Brand or price point?

The top sellers in our monthly sales charts for laptops seem to primarily reflect price point - something that is reflected in the comments from retailers.
Author:
Publish date:

Out of the five top selling laptops in the sales chart, four of them can be found at prices between £300 and £350. Interestingly, however, despite being in the lower cost range, none of these devices – with the exception of the Compaq – are from a budget brand. In addition to this, the retailers we spoke to reported that it was price promotions and special offers that have pulled in the laptop sales.

This generation of sales by promotion led me to think about just what is leading customers to buy. Is it purely down to price point or are other factors, such as branding, playing a part too?

A colleague of mine recently asked some advice about buying a new laptop. She’d been having problems with her old Sony Vaio, and so didn’t want another one of those, and asked me which devices from either HP or Dell I would recommend as a new purchase.

So, after pontificating for some time about the value offerings from some of the lesser-known brands, I left her with a recommendation for one of the Acer Aspire devices, which was available for £360. The next day she came back and told me she’d bought a brand new HP laptop for £450.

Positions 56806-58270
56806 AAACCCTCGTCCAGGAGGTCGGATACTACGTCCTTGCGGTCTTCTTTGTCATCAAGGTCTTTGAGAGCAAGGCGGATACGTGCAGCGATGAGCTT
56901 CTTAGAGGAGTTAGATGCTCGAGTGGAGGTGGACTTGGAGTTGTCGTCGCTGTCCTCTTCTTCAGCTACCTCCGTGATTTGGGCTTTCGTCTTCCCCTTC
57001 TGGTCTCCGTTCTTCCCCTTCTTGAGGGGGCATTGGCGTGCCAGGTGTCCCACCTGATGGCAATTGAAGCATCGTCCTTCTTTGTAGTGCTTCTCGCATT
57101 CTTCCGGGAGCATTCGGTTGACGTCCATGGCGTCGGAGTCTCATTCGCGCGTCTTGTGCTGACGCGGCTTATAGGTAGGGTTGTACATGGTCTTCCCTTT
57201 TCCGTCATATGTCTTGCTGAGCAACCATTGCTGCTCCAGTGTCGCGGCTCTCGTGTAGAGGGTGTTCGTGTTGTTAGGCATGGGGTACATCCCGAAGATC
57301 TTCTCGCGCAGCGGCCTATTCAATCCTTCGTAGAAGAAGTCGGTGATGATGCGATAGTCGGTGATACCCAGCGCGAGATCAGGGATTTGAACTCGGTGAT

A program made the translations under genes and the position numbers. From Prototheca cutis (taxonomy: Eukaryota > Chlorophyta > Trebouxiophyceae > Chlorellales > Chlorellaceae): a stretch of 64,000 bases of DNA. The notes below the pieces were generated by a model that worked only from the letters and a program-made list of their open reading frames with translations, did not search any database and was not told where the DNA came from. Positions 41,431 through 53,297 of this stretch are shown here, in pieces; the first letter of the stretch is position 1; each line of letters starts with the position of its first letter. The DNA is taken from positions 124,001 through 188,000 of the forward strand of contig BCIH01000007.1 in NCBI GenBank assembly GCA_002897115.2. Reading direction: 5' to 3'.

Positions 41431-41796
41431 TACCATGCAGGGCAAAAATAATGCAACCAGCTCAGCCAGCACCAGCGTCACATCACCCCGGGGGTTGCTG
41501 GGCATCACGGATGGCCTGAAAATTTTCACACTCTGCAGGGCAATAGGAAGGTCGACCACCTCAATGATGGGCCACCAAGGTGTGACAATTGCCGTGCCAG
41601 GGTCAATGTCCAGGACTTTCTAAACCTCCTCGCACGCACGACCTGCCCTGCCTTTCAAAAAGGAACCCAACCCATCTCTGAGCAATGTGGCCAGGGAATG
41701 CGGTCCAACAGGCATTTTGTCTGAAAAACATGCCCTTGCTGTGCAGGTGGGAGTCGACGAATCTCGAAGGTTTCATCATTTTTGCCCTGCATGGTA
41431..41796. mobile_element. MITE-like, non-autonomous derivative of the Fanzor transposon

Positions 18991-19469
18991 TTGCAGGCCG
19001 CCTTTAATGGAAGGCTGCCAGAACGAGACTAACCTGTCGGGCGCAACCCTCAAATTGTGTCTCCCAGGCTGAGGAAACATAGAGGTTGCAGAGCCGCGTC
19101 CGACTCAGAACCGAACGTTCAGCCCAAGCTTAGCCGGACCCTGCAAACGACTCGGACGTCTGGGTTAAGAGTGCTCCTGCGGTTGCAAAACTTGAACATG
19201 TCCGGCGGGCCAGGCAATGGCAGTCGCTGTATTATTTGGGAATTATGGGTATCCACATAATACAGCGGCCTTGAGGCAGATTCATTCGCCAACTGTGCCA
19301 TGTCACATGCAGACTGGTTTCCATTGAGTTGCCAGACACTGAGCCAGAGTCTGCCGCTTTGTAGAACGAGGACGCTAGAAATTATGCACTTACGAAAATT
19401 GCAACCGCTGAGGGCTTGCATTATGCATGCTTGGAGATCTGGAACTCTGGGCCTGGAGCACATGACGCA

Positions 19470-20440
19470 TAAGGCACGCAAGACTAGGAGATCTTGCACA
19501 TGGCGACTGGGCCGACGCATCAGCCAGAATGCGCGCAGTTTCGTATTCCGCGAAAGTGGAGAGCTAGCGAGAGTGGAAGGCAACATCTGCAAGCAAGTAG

Aside from teaching me what a terrible salesman I am, this incident did raise the possibility that the power of branding can have quite an effect on customers. For example, the Lenovo brand is a fairly recent arrival on these shores, and its IdeaPad S206 can be found at some outlets for £300. How many times has it appeared in these charts? Not once.

Related

A touch of good sales

The entry of the Packard Bell OneTwo into our desktop category represents the first time that we?ve seen a touch screen PC in our sales charts.

5_nanopointHT.jpg

On Point

NanoPoint has a wide variety of products in its range, making it an invaluable supplier of PC peripherals. Matt Grainger talks to Nathan Walters about the challenges ahead and what's in store for the firm?

The colour of value

A comment from a retailer - claiming that people are increasingly looking at touchscreen all-in-one devices for the family desktop - caught my eye again this month.